The two senators have agreed to introduce the proposed resolution at the request of the Mattachine Society of Washington, D.C., an LGBTQ group that specializes in archival research into the federal government’s decades-long policy of banning LGBTQ people from working in federal jobs and serving in the U.S. military and purging them when found to be in those positions.

The Mattachine Society, in partnership with the international law firm McDermott Will & Emery, prepared a 28-page white paper reporting in extensive detail the U.S. government’s history of what it calls discrimination and persecution of LGBTQ federal workers and LGBTQ military service members.
The white paper is entitled, “America’s Promise of Reconciliation and Redemption: The Need for an Official Acknowledgement and Apology for the Historic Government Assault on LGBT Federal Employees and Military Personnel.”

In a statement, the Mattachine Society says the paper is the product of a two-year research project involving a team of five attorneys with the McDermott Will & Emery firm and Mattachine Society.

“Over many decades, the United States government, led by teams within the Federal Bureau of Investigation (FBI), the Office of Personnel Management (OPM), and nearly every agency and branch of government, began the process of investigating, harassing, interrogating, court-martialing, terminating, hospitalizing, and, in some cases, criminally prosecuting LGBT Americans for no other reason than their sexual orientation or gender expression,” the paper says.

“This wholesale purging left tens of thousands in financial ruin, without jobs, with personal lives destroyed, and, in many cases, completely estranged from their own families,” the paper states.

“A straightforward acknowledgement of the mistreatment of these military and civilian employees and an official apology is overdue,” the paper continues. “Both the Congress and the Executive Branch were complicit in this pervasive mistreatment of LGBT citizens.”

The paper points out that over the past 30 years Congress has officially acknowledged and apologized on six different occasions for U.S. mistreatment of other marginalized groups.

Among the subject areas of those apologies were the enslavement of African Americans, the failure to enforce anti-lynching laws to protect African Americans, the internment of Japanese Americans during World War II, the mistreatment of Native Hawaiians, the mistreatment of Native Americans, and government polices of exclusion of Chinese immigrants.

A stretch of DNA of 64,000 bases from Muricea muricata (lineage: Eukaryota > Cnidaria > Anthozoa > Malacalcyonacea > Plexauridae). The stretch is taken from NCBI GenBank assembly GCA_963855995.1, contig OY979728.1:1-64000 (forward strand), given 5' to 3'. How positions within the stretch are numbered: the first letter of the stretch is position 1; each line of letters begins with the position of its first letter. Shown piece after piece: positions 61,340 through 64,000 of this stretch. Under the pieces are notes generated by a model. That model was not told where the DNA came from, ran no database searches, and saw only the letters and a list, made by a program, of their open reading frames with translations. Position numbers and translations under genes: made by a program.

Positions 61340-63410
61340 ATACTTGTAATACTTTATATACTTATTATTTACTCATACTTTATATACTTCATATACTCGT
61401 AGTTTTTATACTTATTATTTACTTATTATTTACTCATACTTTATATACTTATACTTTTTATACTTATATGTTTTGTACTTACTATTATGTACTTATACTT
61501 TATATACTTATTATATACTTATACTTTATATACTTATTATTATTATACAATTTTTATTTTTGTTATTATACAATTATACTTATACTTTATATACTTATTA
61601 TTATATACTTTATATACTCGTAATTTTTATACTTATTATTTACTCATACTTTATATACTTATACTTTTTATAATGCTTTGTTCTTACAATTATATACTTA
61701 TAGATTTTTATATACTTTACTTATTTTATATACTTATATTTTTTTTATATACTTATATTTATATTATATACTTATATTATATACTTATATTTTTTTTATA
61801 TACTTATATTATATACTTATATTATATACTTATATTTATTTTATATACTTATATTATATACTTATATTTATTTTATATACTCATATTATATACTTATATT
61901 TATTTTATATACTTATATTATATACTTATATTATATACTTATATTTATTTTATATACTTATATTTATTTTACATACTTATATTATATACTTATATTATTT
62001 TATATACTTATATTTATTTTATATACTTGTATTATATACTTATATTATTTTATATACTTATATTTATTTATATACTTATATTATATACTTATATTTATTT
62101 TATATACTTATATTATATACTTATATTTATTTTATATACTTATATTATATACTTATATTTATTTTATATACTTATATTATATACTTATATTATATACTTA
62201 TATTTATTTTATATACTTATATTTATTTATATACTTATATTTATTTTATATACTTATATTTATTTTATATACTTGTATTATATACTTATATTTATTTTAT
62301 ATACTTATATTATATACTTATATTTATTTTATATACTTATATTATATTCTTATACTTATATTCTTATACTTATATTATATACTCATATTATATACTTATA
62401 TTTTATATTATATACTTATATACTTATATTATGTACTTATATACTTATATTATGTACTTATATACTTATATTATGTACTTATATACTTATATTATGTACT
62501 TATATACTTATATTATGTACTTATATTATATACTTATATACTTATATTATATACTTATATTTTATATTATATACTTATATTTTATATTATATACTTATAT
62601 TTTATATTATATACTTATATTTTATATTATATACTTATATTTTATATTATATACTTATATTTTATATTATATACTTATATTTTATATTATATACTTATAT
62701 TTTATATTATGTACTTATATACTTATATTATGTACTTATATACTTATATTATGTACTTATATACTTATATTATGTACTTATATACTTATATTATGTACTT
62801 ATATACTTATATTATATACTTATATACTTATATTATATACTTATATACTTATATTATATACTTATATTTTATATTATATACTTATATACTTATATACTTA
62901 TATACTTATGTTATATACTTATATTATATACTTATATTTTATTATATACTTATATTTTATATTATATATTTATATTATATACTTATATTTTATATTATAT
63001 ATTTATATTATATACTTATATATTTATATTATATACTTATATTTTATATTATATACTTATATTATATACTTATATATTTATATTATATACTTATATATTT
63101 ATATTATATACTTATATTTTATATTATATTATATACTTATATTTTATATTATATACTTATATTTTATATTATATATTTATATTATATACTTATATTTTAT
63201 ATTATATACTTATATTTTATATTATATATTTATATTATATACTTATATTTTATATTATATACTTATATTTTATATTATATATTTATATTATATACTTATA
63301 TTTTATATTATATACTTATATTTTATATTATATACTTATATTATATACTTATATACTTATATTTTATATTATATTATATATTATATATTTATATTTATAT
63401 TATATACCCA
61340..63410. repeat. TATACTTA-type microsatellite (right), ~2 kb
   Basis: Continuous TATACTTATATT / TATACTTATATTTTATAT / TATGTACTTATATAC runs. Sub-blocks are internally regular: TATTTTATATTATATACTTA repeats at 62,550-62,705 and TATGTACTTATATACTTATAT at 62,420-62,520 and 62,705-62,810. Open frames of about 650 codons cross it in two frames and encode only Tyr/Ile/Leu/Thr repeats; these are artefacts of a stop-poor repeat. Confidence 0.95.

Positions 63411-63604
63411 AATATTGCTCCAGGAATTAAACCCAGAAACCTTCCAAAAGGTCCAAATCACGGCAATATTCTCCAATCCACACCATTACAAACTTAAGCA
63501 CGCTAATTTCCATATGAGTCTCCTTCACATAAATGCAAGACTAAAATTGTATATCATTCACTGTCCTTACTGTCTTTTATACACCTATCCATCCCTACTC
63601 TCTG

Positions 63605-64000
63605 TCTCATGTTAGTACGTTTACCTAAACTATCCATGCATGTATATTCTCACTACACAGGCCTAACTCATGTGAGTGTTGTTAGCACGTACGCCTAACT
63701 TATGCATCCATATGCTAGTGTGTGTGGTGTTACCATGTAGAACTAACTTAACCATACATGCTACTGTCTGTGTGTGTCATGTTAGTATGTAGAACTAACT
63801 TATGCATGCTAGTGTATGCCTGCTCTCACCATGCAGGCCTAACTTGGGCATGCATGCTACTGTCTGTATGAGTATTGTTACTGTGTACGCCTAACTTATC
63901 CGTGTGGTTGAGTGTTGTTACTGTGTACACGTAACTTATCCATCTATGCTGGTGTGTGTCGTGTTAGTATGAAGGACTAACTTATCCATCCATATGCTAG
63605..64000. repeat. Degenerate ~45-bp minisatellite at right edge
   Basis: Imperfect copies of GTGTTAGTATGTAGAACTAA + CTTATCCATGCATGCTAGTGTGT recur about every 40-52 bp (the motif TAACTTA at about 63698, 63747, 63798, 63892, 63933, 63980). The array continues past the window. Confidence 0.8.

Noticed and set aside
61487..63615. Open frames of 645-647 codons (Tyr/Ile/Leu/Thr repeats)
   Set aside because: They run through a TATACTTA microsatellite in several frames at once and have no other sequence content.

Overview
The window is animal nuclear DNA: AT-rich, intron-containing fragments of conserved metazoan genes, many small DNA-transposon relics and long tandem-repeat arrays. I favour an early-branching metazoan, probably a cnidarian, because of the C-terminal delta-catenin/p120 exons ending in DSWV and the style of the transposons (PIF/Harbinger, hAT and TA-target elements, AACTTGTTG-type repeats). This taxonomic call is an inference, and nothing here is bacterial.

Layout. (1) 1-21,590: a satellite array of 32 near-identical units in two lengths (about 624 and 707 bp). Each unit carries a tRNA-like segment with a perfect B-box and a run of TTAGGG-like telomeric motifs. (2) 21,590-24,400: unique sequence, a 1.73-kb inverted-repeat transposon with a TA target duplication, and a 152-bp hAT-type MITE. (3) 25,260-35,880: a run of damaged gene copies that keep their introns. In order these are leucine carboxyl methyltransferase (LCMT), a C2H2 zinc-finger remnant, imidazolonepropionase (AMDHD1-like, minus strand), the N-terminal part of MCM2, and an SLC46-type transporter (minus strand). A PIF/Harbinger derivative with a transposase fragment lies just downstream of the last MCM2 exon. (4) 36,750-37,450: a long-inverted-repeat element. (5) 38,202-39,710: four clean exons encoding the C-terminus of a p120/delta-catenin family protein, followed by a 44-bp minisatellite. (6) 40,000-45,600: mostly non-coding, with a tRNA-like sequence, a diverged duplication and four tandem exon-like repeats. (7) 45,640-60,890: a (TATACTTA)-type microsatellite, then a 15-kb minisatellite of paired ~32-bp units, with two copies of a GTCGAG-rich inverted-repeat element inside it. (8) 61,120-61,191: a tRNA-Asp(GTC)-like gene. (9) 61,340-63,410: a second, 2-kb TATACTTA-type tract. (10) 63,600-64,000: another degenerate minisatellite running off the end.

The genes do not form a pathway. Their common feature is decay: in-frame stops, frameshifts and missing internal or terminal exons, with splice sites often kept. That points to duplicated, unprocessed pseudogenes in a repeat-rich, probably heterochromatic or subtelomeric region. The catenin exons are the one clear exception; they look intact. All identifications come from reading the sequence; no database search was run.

The paper says the time has come for the federal government to issue its own “acknowledgement and apology” to the LGBT community by following the precedent established by Congress with respect to apologies to the other marginalized groups.

Jeff Trammell, a Mattachine Society board member who led the project to prepare the white paper, said Baldwin and Kaine were in the process of lining up other senators to sign on as co-sponsors of the resolution.

Baldwin is the Senate’s only out lesbian member. Kaine is a longtime supporter of LGBTQ rights.
Trammell said Mattachine of Washington considers the Senate resolution the first step in an ongoing effort to obtain a similar resolution in the U.S. House of Representatives and a possible similar statement of acknowledgement and apology from the executive branch, including the Biden administration.

He said he and the resolution’s supporters were hopeful that most senators, including Republicans, would view it as non-controversial and as a nonpartisan measure because it seeks only the acknowledgement of historical facts. Trammell noted that unlike other resolutions of apology pertaining to other minorities approved by Congress in the past, the LGBT apology resolution does not call for any financial reparations.

The eight-page proposed resolution addresses that question by stating, “Nothing in this resolution…authorizes or supports any claim against the United States or serves as a settlement of any claim against the United States.”

Trammell noted that under the Obama administration, John Berry, the director of the U.S. Office of Personnel Management, issued an official government apology for the firing of D.C. gay rights pioneer Frank Kameny from his government job in the late 1950s. But Trammell said the apology to Kameny, which was considered important and groundbreaking, did not extend to the thousands of other LGBTQ employees fired or harassed in the years before and after Kameny’s firing.

The white paper also points out that at least seven U.S. allied nations have issued apologies for past mistreatment of their own LGBTQ citizens. Among them are Spain, Canada, United Kingdom, Australia, Germany, Brazil, and The Netherlands.

“We believe the time has come to understand and acknowledge the historical animus that LGBT federal employees and military personnel faced for generations from their own government to ensure it can never happen again,” Trammell said.

The white paper can be accessed here.